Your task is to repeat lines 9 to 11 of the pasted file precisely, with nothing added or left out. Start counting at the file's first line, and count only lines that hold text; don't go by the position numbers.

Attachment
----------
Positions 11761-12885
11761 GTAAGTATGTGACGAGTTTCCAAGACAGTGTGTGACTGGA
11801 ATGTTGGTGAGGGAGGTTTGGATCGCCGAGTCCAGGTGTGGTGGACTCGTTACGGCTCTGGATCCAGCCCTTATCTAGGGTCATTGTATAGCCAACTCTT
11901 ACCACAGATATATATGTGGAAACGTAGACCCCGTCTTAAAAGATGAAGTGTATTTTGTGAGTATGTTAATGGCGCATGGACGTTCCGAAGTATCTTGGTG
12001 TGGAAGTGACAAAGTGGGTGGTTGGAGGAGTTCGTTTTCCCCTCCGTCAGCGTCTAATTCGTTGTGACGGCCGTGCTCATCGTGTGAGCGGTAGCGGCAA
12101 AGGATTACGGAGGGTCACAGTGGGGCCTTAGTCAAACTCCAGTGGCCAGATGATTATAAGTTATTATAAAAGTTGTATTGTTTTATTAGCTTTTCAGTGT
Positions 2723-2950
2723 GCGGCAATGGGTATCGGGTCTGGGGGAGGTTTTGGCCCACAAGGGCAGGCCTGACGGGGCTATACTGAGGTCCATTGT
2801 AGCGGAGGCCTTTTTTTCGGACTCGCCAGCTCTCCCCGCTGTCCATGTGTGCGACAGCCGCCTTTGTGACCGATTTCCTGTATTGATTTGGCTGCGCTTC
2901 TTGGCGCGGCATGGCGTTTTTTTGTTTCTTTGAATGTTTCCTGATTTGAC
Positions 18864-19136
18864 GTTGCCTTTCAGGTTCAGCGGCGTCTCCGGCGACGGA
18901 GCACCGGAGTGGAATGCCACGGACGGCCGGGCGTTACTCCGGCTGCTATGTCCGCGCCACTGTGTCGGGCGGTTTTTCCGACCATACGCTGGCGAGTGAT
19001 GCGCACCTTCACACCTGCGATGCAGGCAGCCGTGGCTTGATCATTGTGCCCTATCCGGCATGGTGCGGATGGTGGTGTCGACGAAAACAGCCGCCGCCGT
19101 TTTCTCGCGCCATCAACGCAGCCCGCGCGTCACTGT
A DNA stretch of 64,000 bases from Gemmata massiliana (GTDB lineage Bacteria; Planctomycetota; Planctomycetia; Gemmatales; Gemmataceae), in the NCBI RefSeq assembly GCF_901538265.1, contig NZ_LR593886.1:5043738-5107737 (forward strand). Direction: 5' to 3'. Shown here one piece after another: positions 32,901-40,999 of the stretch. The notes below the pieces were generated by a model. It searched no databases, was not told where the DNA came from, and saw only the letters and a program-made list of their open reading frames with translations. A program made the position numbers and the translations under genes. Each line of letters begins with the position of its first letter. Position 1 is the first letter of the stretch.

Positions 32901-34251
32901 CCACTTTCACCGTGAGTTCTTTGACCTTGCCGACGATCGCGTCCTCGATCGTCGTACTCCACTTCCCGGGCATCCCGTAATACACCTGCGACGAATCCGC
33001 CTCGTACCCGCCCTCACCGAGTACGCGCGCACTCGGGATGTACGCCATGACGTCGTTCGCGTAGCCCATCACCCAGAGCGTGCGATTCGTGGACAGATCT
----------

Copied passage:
2801 AGCGGAGGCCTTTTTTTCGGACTCGCCAGCTCTCCCCGCTGTCCATGTGTGCGACAGCCGCCTTTGTGACCGATTTCCTGTATTGATTTGGCTGCGCTTC
2901 TTGGCGCGGCATGGCGTTTTTTTGTTTCTTTGAATGTTTCCTGATTTGAC
Positions 18864-19136